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  • Print publication year: 2016
  • Online publication date: August 2018

2 - Basics of Optical Fibers


An optical fiber is the core component of an optical fiber communication link. Popularly known as optical fiber cables, they are the most promising type of guided transmission medium for virtually all forms of digital and data communications applications. With optical fibers, electromagnetic light waves propagate through the media composed of a transparent material without using electrical current flow. Optical fibers are mostly made of glass or plastic material having properties such that the phenomena of total internal reflection takes place that enables light waves to propagate within it in a properly guided manner similar to that of electromagnetic waves through a metallic transmission medium. This chapter begins with an easy-to-understand ray model of the propagation of light through optical fibers. It is followed by a discussion on the concept of modes and the modal analysis of step-index as well as the graded-index type of fibers. Finally, the type of losses and dispersions are explained to assess the limitation of optical fibers.

Review of Optical Ray Theory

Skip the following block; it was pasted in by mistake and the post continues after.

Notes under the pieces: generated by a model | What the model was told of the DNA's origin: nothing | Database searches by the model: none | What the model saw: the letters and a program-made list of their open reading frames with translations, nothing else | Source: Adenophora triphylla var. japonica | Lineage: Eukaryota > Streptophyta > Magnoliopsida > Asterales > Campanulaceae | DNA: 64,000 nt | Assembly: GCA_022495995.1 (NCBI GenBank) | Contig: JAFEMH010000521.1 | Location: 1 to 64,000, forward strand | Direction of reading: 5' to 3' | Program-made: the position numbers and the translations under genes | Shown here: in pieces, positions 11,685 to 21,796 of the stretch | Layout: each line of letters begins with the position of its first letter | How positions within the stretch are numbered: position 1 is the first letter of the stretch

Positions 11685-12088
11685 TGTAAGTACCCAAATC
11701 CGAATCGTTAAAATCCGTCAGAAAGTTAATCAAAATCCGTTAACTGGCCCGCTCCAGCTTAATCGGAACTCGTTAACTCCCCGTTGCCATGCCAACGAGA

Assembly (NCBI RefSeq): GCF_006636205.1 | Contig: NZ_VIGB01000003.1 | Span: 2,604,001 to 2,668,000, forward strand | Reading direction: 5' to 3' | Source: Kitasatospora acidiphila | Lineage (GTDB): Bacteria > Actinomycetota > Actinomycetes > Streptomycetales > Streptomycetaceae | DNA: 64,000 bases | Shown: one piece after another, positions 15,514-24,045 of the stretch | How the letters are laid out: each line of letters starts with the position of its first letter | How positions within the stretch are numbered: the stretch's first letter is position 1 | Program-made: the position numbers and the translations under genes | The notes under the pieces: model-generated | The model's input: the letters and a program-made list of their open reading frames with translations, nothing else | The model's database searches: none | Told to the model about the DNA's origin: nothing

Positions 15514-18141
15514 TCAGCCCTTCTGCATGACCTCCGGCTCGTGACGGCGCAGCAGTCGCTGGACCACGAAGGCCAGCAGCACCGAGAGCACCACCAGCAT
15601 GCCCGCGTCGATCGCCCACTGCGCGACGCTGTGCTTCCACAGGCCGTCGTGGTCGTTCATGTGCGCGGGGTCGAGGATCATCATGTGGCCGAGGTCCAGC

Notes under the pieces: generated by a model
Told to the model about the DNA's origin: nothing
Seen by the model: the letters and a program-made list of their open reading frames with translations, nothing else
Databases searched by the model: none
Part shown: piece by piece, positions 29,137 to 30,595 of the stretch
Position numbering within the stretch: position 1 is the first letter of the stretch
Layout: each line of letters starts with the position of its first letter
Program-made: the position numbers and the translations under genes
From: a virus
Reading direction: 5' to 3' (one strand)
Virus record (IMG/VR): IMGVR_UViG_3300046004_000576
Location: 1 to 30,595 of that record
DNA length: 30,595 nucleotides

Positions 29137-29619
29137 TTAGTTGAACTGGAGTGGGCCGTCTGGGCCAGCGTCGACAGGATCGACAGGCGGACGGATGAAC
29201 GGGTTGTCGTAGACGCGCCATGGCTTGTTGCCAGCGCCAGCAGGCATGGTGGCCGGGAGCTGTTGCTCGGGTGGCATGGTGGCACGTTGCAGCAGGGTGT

In essence, an optical fiber communications system is one that uses light (optical signal) as the carrier of analog or digital information signal. Propagating light waves, carrying information, through the earth's atmosphere is difficult and often impractical. The optical energy in a light wave follows narrow paths, called light rays or beams. For most practical applications, the light rays are used to describe a number of optical phenomena geometrically. In fact, ray theory is known as geometric optics. It is these rays (geometrical paths traversed by light) which actually carry the optical energy.

Velocity of Propagation

Electromagnetic energy, such as light waves, travels at a velocity of c = 3 × 108 m/sec approximately in free space (a vacuum). Moreover, the velocity of propagation is the same for all light frequencies in free space. However, it has been demonstrated that

  • • All light frequencies are not propagated with the same velocity.

  • • Since materials are denser (possess higher refractive index) than free space, electromagnetic waves travel slower in materials than in free space.

  • • When the velocity of an electromagnetic wave is reduced as it travels from one medium to another medium of denser material, the light ray refracts (i.e., bends or changes direction) toward the normal.

  • • Likewise, when an electromagnetic wave travels from a denser material into a lighter one, it gets refracted away from the normal.